What’s like to belong to a religious minority in Egypt after January 25th? Will the long history of oppression get worsened or relieved? To better know, we’ve interviewed four young activists who represent a major portion of the religious minorities in Egypt; a Baha’i, an atheist, a secular, and a Christian, in quest for their opinions, reflections, thoughts, ideas, and hopes about the Egyptian people’s uprising which made the news for the last 2 consecutive months.

To better understand the situation, the listener has to put in mind that Egypt hosts two major religious institutions, the Coptic Orthodox Church of Alexandria established in the middle of the 1st century by Saint Mark the Evangelist, and Al-Azhar University founded in 970 A.D by the Fatimids as the first Islamic University in the world. Cairo has a unique cityscape with its ancient mosques, especially around the area of Old Cairo. Cairo is also known as the “city of a thousand minarets.”

Egypt’s “recognized” religions are Islam, Christianity, Judaism, and more recently the “Dash religion,” which denotes the Baha’i faith according the the state. The Bahai’s of Egypt, who were granted their basic rights to issue an ID after uphill trials and long waiting years, still face a lot of problems though. You’re not allowed, by state, to believe in any other religion, or practise any other rites. Egypt is a predominantly Sunni Muslim country with Islam as the recognized state religion. The percentage of the adherents of various religions is a controversial topic in Egypt, with different sources citing different figures. According to public figures, around 90% are identified as Muslim “by birth or by I.D.,” however it’s nearly impossible to estimate accurate figures, because it’s considered “deadly” to announce a convert publicly. A significant number of Muslim Egyptians also follow native Sufi orders, and there is a minority of Shi’a. Islam plays a central role in the lives of most Egyptian Muslims, however the state of ambivalence is a wide trend in Egypt. The Adhan (Islamic call to prayer) is heard five times a day, and has the informal effect of regulating the pace of everything from business to media and entertainment. Cairo also comprises a significant number of church towers.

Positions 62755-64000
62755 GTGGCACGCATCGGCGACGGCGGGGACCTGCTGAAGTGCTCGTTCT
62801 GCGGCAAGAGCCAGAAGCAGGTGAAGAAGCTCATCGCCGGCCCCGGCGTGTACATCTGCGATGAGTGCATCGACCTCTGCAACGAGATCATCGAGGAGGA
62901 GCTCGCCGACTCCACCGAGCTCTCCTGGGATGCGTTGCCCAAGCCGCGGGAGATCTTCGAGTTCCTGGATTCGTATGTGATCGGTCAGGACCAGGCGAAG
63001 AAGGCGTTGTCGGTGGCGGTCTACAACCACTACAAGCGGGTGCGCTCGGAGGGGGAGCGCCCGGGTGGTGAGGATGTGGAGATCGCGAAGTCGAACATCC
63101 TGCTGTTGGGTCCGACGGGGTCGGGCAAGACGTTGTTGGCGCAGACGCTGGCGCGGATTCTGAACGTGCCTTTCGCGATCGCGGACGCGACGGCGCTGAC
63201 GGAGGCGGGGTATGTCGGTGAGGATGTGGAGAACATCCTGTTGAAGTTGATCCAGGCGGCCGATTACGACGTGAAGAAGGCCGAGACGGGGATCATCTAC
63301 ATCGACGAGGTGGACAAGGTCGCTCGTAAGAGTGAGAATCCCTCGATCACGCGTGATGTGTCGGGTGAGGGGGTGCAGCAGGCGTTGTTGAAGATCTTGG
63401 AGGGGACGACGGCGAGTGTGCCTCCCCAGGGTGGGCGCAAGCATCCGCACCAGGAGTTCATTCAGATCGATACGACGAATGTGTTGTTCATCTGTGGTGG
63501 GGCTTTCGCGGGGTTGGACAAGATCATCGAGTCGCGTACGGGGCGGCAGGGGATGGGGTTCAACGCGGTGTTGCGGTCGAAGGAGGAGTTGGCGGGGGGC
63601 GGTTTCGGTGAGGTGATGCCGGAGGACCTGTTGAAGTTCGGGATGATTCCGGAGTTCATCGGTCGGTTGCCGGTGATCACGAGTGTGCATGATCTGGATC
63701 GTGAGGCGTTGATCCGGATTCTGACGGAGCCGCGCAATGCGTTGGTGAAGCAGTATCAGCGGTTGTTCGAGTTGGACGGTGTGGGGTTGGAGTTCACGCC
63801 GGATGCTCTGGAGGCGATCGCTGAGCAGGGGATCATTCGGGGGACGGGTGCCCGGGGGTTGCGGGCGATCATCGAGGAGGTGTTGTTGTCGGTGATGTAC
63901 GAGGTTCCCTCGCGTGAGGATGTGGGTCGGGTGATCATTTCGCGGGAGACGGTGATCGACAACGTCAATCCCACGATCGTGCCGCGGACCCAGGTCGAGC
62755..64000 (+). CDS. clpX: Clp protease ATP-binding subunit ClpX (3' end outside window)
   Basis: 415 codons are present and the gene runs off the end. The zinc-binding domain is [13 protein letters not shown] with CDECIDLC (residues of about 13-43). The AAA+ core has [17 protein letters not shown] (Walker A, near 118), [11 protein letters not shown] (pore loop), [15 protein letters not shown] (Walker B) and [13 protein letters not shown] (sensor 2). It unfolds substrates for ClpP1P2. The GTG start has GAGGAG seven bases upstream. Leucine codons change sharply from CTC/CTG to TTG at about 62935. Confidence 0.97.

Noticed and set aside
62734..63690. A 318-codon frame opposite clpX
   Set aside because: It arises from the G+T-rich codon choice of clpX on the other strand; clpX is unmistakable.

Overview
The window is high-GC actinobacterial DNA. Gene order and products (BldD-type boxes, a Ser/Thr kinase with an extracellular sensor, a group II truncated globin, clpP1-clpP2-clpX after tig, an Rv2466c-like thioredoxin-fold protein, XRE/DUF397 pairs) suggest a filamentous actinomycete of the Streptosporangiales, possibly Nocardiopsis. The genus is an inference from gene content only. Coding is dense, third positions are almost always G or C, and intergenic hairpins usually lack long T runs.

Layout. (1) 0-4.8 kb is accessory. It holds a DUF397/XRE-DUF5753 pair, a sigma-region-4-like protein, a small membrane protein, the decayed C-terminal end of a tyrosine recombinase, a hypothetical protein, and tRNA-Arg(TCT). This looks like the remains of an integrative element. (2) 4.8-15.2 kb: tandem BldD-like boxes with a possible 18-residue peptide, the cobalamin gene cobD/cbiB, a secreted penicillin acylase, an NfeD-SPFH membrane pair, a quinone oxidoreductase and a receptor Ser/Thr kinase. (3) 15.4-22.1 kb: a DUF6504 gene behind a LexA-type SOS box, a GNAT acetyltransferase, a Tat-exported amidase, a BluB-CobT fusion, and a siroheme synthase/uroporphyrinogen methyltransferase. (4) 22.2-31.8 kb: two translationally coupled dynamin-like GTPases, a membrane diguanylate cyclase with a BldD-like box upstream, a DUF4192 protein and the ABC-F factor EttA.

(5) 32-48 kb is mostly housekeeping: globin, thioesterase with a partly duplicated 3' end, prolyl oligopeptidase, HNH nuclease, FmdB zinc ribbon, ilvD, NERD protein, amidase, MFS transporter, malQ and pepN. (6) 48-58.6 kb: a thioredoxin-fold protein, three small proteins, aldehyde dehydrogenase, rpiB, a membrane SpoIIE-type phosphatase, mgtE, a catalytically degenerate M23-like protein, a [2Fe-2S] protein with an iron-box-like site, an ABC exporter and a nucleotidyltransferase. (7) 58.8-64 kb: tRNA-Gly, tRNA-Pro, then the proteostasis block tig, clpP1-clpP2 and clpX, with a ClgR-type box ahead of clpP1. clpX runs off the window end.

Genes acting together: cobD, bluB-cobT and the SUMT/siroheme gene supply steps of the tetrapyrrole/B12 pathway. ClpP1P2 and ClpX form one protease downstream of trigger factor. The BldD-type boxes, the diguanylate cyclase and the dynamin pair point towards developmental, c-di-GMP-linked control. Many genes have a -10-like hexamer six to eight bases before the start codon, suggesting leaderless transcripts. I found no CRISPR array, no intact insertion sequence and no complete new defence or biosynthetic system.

According to the current constitution of Egypt, until Saturday’s referendum, any new legislation must at least implicitly, but ambiguously, agree with Islamic law; however, the constitution bans political parties with a religious agenda, moreover the constitution is mostly secular, except for the personal status laws which are derived from Sharia Law.

Religious minorities face discrimination and marginalization on many levels. In terms of religious freedom, the Pew Forum on Religion & Public Life ranks Egypt as the fifth worst country in the world, after Saudi Arabia, Iran, Uzbekistan and China. In addition, Egypt ranks among the 12 worst countries in the world in terms of religious violence against religious minorities and in terms of social hostilities against Christians in specific. Furthermore, the United States Commission on International Religious Freedom has placed Egypt on its watch list for religious freedom that requires close monitoring due to the nature and extent of violations of religious freedom engaged in or tolerated by the government.*

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Mideast Youth Podcast: Broadcasting Ahead
Originally posted on MideastYouth.com by Ahmed Zidan